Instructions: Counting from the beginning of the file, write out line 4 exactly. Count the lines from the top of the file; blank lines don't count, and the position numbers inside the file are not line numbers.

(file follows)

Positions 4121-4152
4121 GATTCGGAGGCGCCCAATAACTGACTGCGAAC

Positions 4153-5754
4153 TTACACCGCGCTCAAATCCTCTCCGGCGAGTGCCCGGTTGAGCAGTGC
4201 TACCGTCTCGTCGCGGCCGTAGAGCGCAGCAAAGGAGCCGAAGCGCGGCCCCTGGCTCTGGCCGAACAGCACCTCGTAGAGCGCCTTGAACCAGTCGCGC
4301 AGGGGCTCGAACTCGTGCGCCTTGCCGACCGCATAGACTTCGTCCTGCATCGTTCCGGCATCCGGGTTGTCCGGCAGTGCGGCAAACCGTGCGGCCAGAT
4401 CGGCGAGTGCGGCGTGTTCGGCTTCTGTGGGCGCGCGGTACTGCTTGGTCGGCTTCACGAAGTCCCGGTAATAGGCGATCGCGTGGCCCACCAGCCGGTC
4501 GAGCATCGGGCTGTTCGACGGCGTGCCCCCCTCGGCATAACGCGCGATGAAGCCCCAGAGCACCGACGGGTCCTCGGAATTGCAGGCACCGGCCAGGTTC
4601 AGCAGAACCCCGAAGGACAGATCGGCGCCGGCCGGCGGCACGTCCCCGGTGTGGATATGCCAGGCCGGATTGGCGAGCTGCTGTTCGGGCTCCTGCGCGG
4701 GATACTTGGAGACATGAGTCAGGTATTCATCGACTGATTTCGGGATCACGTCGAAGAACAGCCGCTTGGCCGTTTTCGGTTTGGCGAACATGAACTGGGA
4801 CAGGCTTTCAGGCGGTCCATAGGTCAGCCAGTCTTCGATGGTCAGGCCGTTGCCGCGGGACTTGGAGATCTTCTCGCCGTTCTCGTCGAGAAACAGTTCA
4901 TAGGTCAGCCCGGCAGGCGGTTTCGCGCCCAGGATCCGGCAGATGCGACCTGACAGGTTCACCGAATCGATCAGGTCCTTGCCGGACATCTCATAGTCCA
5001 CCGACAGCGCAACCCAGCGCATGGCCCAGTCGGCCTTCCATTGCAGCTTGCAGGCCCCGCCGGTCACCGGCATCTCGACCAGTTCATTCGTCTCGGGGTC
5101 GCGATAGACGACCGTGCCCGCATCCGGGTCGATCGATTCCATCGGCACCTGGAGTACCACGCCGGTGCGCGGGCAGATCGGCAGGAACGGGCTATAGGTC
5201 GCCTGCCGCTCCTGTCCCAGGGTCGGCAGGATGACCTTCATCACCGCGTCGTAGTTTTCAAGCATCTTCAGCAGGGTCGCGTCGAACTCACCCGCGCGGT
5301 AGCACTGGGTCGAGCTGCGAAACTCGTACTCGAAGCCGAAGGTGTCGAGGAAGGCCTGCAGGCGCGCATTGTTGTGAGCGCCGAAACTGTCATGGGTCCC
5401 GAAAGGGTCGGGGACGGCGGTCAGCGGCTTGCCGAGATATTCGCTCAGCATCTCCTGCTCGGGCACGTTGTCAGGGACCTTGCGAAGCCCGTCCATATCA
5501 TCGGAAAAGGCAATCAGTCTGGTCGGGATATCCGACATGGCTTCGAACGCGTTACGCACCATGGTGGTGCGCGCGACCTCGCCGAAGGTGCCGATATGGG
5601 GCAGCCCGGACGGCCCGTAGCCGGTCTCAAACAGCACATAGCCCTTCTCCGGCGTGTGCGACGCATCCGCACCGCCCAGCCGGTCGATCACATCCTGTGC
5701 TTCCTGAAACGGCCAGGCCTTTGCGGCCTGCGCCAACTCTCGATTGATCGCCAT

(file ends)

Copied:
4153 TTACACCGCGCTCAAATCCTCTCCGGCGAGTGCCCGGTTGAGCAGTGC